1

I am renovating part of my house, and taking the time to update some old wiring that is now exposed. The old wiring is primarily #14/2c WITH NO BARE BONDING CONDUCTOR. This means that no device boxes are bonded to earth ground, and neither are the receptacles on those circuits.

I have run a new feed from a circuit breaker to a device box which now contains a UL/CSA approved Leviton AFCI/GFCI receptacle. This box is now bonded to earth ground. From this first device on the circuit, I ran a new cable, 14/2 with bare bonding conductor, to another device box for light switches (now bonded), with feed through to another device box with switches and junctions to old wiring. This last box has older wiring that feeds lights and receptacles that have no equipment bonding conductor. Are these last devices protected by the upstream AFCI/GFCI device (the ones with no equipment bonding)?? My understanding of this AFCI/GFCI device is that it detects differential current between the hot and neutral. If there is no equipment bonding to earth, and if a fault exits, where does that current go, and how would the AFCI/GFCI device function?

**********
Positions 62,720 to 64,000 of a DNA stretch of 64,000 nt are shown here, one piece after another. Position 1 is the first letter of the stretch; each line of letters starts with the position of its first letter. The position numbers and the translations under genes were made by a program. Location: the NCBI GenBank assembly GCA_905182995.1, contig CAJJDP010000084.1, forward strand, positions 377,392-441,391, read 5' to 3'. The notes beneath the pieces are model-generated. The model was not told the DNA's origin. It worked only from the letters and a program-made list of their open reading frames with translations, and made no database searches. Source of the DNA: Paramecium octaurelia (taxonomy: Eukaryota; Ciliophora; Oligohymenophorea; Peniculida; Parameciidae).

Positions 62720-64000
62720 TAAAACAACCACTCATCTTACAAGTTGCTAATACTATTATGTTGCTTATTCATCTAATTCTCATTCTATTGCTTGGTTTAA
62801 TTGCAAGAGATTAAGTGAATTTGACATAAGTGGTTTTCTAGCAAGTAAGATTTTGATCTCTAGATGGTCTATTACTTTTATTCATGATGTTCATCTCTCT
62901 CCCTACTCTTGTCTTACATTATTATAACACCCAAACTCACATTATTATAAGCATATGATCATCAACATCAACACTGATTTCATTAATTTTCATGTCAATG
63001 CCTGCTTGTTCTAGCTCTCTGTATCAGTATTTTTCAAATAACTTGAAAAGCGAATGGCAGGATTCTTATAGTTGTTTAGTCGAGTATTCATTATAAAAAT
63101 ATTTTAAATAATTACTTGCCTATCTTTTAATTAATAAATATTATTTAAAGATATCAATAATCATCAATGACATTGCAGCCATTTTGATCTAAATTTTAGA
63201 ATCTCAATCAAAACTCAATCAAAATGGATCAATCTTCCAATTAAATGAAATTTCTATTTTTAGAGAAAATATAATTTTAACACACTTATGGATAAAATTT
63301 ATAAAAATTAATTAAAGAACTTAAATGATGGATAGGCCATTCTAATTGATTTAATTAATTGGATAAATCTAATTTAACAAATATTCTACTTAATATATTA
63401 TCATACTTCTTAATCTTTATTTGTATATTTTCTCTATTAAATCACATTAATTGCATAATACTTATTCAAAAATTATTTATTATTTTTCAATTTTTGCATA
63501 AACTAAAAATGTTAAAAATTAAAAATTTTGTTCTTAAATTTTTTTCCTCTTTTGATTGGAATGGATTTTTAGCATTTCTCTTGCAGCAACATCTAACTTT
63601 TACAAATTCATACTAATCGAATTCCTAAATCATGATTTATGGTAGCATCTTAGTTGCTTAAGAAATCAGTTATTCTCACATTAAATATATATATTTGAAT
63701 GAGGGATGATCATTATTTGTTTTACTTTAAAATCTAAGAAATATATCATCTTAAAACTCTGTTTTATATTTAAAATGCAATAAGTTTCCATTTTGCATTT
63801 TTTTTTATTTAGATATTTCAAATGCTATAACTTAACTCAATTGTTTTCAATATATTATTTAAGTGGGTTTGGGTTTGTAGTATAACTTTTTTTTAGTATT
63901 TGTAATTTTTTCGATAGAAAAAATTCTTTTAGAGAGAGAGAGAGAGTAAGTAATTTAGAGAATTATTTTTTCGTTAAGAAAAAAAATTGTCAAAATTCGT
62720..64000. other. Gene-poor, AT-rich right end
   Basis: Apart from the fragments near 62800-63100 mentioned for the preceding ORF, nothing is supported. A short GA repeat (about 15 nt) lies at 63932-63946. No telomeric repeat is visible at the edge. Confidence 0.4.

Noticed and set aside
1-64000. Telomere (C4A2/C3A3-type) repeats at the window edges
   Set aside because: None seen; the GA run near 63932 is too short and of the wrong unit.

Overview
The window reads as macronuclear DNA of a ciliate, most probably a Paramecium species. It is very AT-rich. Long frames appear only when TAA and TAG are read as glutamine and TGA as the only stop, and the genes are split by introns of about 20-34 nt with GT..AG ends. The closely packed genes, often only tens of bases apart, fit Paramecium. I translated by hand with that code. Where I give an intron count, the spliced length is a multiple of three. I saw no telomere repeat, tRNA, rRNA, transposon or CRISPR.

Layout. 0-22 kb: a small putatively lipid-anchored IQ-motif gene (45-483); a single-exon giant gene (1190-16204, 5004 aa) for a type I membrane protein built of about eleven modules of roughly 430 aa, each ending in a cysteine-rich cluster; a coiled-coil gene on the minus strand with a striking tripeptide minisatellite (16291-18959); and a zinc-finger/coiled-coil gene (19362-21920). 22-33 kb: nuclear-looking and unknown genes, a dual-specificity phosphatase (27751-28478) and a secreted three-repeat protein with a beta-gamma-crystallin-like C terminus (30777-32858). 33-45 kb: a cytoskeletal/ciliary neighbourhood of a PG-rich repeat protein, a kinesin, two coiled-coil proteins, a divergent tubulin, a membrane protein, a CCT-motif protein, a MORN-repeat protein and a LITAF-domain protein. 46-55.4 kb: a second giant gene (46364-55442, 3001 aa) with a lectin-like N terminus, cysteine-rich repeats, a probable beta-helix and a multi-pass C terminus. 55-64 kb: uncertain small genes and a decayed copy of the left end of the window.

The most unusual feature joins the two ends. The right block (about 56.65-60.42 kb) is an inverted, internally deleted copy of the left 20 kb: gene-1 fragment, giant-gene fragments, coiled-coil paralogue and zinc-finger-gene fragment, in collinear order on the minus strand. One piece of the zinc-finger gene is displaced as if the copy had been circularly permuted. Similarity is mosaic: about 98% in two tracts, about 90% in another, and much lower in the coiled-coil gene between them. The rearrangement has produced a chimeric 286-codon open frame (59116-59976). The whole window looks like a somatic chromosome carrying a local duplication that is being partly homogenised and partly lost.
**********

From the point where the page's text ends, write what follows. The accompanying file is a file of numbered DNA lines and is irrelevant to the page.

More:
1

Yes, GFCI decices don't require a ground to function, they don't even use ground.

If current is following a third path, causing a trip, then who knows what the third path is? We just know it shouldn't be there. The assumption is that an unwitting human is the third path. Maybe they're touching the equipment while leaning on a water pipe.

AFCI is a totally different thing than GFCI. GFCI protects humans from shock, AFCI protects the building from fires due to arcing wires in the walls. It does that by listening for the "hooking up your speakers with the power on" sound. AFCI works best in the panel; it defeats the purpose to put it past the wires it's there to protect.

Your Answer

By clicking “Post Your Answer”, you agree to our terms of service, privacy policy and cookie policy

Not the answer you're looking for? Browse other questions tagged or ask your own question.